Thought it might interest you to read about the design choices that one of better-known forces in data center networking, Brocade, is making as far as its new data center in San Jose, Calif.
For one thing, it has opted for in-row cooling technology, developed by Custom Mechanical Systems, along with water-side economizer technology to help minimize fan usage. The design was created in conjunction with contractor Critchfield Mechanical, and it is being pitched as one of the biggest data centers in the world to use in-row cooling technology.
Dan Hyman, cofounder and principal for Custom Mechanical, says that the in-row cooling technology used in the new Brocade data center draws only 25 percent of the energy required by other design. One big difference lies in the efficiency design of the fans, as well as the variable speed of the fans, he says.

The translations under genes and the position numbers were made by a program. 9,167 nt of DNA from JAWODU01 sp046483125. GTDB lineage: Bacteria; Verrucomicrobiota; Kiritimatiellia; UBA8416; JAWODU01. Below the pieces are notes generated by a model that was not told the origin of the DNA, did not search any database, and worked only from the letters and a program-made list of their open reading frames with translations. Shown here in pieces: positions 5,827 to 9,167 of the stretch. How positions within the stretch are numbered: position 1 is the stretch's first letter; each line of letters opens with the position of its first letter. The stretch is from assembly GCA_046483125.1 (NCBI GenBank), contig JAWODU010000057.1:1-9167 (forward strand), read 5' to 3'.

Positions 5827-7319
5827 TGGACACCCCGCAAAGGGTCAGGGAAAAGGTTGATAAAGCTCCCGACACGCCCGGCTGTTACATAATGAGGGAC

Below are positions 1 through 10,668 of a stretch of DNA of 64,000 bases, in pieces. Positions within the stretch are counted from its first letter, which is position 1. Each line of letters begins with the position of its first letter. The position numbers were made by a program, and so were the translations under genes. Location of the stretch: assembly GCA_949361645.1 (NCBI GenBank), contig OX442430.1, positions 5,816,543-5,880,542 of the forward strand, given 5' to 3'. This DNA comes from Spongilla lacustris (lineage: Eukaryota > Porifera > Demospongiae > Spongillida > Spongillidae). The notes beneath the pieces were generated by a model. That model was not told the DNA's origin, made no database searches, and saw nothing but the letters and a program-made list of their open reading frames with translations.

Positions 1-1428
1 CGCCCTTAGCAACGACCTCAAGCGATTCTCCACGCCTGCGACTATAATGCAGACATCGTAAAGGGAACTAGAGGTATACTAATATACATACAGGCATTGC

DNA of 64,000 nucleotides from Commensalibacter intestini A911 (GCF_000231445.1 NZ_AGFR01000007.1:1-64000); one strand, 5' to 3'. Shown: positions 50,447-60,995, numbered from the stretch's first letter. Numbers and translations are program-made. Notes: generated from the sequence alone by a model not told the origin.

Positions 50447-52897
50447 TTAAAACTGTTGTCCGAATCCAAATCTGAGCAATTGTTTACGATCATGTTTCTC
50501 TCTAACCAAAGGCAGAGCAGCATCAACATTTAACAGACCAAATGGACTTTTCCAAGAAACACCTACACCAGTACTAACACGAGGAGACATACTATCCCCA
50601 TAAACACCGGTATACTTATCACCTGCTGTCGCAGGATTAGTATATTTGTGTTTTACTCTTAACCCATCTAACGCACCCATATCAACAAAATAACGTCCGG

Another factor was the water-side economizer, which provides for cooling about 1,000 hours a year without the mechanical systems, according to Jennifer Fraser, project manager for Critchfield.
The 5,000-square-foot facility, which combines three previous data centers, takes up about 30 percent less space in terms of the physical footprint. It will use about a half-megawatt of power at "full buildout." The overall power consumption was reduced by 37 percent. The project managers estimate that the power usage effectiveness for the mechanical system is less than 1.3, compared with a traditional measure of 1.5